NEVADA - PART II
03/26/2011 70 °F
With our time in Sin City over, Megan and I headed along the highway out of Las Vegas towards Arizona. The flat Las Vegas landscape gave way to sharp, brown hills surrounding the city. The was little vegetation, the ground mostly made up of exposed, sandy dirt. The dry landscape was a stark contrast to the largest man made lake in the United States lurking on the horizon, Lake Mead.
The road took us along the western edge of the Mojave Desert. You are blinded to the fact that Vegas is located in the middle of a desert when you are on the strip, but leaving the bright lights of the city, the desert stretches as far as the eye can see.
The desert was not our reason for leaving Vegas. 45 minutes down the road, we pulled up to our first stop, the Hoover Dam!
The dam is humongous, but most of its size is hidden from you. The dam is almost as thick as it is tall, over 2 football fields thick at its base. The dam doesn't go straight across the canyon, but instead curves into the lake to help support against the weight of the held water.
The water stored in Lake Mead is used by Nevada, Arizona, and California. The dam provides electricity to even more states. You can walk across the damn and peer down both sides of it. In fact, the highway used to run across the dam until just a few years ago! As impressive as the dam was from the outside, I had to get my engineer on and see the dam from the inside.
Megan and I purchased our dam tickets to go on a dam tour, and the park ranger promised we'd have a dam good time. We got in the elevator at the visitor center and went straight down to the bottom of the dam. Our first stop was to see the massive 50ft tunnels cut into the walls of the canyon that feed water through the generators.
It is a little hard to see, but there is a massive pipe in the background. This pipe went directly underneath our feet. The force of so much water running through the pipe caused the entire room to vibrate, and the air was filled with a humming sound. Our guide talked about how the dam functioned, 4 intake tubes take the water from the lake, split it between the turbines, and then releases the water out the bottom of the dam. We went back to the elevator, went up 1 stop, and then proceeded to the generator room.
You can see the Nevada side of the Hoover dam (the damn is located half in Nevada, and half in Arizona). The windows on the left allow daylight to come in at the bottom of dam, while the wall to the right is made up of hundreds of feet of concrete. The dam looked pretty fancy on the inside, several artistic designs and granite chips making up the floors. We were ushered back through the rock walkway, and back into the elevator to go back up to the top of the dam.
A lot of engineering had to be put into the construction of the dam. For instance, they couldn't just pour the entire slab of concrete at once. It would take over 125 years for the heat to dissipate from the curing concrete, and the resulting stresses would leave the dam cracked and unusable. Instead, they poured the walls a few inches at a time and cooled each block of concrete with refrigerated water. The pipes used by the dam were too big to transport, so they had to build the steel factory on site to make the pipes. The water had to be diverted around the construction site, so tunnels had to be created through the walls of the canyon. It was pretty impressive.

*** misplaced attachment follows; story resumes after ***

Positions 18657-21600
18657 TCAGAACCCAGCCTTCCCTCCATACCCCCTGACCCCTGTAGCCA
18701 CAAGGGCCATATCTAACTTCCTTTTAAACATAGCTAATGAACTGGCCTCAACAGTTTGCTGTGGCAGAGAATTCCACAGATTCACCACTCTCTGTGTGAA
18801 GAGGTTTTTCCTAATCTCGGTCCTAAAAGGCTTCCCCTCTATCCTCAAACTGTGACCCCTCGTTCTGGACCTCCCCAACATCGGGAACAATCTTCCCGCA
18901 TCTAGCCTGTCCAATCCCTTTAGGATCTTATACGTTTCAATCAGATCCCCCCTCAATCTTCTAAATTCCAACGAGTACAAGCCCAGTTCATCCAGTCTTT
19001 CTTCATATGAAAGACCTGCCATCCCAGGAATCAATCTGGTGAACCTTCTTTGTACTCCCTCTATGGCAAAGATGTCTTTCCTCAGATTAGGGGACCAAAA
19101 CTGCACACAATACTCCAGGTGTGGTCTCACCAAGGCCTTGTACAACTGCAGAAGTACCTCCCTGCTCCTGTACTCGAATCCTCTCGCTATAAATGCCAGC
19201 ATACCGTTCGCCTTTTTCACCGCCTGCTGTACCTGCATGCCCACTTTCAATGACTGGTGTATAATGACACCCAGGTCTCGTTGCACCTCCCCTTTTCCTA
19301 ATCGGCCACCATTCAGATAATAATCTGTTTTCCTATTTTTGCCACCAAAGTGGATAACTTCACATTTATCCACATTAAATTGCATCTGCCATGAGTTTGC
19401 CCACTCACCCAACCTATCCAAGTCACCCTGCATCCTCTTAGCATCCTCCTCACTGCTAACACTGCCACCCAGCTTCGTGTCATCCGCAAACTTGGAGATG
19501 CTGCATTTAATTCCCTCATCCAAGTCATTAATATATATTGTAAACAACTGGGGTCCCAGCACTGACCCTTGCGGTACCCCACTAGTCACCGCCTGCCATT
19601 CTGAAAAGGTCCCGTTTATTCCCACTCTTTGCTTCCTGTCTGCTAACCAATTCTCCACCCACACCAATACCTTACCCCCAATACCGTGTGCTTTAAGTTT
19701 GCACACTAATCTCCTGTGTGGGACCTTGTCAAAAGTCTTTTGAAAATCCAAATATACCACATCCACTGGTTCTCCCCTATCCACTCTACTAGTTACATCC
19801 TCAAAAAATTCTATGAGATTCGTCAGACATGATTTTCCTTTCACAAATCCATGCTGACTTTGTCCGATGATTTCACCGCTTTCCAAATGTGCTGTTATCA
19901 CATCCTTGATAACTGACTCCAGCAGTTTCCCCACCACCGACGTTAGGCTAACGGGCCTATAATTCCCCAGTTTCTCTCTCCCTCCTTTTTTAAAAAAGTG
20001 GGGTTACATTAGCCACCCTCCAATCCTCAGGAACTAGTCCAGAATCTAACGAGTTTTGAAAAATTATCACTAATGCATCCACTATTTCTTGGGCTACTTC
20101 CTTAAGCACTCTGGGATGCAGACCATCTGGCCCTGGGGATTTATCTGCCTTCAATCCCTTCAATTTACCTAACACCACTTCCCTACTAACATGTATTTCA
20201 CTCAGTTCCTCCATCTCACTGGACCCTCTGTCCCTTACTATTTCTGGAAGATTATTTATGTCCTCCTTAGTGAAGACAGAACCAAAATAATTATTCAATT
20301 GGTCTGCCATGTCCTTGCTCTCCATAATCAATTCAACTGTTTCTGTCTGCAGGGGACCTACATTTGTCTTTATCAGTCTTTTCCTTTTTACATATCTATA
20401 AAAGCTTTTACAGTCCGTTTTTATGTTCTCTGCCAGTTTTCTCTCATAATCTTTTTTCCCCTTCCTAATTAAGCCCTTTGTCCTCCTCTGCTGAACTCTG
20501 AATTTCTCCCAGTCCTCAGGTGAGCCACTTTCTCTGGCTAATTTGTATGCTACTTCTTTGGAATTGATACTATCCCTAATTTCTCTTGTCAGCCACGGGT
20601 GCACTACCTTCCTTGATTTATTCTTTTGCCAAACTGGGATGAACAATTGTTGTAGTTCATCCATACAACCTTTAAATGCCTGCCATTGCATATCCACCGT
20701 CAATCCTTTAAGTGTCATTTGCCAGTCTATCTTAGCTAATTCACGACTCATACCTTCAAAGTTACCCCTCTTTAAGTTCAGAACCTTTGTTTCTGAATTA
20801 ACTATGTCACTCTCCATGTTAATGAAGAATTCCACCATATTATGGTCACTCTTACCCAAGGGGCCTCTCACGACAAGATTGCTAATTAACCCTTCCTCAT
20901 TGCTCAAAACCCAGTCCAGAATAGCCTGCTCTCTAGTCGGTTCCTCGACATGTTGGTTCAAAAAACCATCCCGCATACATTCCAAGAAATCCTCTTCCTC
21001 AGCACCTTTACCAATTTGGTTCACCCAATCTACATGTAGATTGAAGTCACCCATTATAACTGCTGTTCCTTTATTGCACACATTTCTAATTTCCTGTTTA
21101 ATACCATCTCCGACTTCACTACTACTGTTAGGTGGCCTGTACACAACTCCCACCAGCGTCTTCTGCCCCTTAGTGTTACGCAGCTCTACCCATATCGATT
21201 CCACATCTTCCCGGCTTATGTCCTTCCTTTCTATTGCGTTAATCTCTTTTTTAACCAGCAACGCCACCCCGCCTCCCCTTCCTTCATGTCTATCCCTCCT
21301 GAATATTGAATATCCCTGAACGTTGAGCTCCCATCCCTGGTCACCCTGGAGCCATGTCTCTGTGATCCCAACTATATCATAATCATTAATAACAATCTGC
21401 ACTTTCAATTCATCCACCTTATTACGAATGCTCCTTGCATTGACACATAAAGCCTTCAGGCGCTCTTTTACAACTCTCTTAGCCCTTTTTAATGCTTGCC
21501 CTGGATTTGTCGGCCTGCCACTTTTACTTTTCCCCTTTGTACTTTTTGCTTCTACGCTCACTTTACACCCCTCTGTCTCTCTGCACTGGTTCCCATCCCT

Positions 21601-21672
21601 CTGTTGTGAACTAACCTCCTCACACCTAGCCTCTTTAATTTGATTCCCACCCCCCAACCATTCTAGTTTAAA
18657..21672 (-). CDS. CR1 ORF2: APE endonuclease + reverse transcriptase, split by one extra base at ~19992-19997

We went up to the observation deck and got some of the best views of the canyon. Megan was a little nervous leaning over the railing (look how tightly she is holding onto the railing). I was able to get her close enough to the side of the wall to get one picture. You can see the Hoover Dam bypass where the cars now travel. Looking below you can also see the state line painted on the dam marking the division between Nevada and Arizona.
We walked to the back of the dam to see Lake Mead up close. The water level was not close to the top (the lake can be 660 feet deep), but the water does rise close to the top of the dam during the spring melt (the water can only get to 4 feet from top before water is diverted around the dam). You can see the intake towers in the background.
After walking across the dam, we turned around went back to the car. Our destination for the night was Flagstaff, Arizona.
It was all uphill to Flagstaff, which sits at an elevation close to 7,000 feet above sea level (5,000 ft higher than Las Vegas). Snow was scattered across the ground, and there was a distinct chill in the air. The area wasn't really mountainous, but the highest peaks in Arizona are located in Flagstaff. We arrived in early evening, and since we had run out of daylight, we decided to go to a place best visited at night time—Lowell Observatory.
The observatory is located on top of a hill overlooking Flagstaff and presented a nice view.
Lowell Observatory is part museum, part research facility, and part hands on. They have some gigantic telescopes scattered across their campus, and they let you go into the different observatories to see them.
The Lowell Observatory is best known for first discovering Pluto, so it was a hit to their ego when Pluto was demoted to non-planet status. Percival Lowell also spent a large portion of his career studying Mars. He theorized that Mars had series of canals which could be used to prove that live once existed on Mars.
The observatory had setup the telescopes so we could see star clusters, nebulae, and other astral bodies. The didn't just show them to you, but the astronomers talked about what exactly you were looking at and why it was unique. They were very eager to answer questions, and you tell the were enthusiastic about looking into the sky. After walking between the various telescopes we made our way back to the car and back into the city for dinner. We needed to get some rest, tomorrow we hike into the Grand Canyon!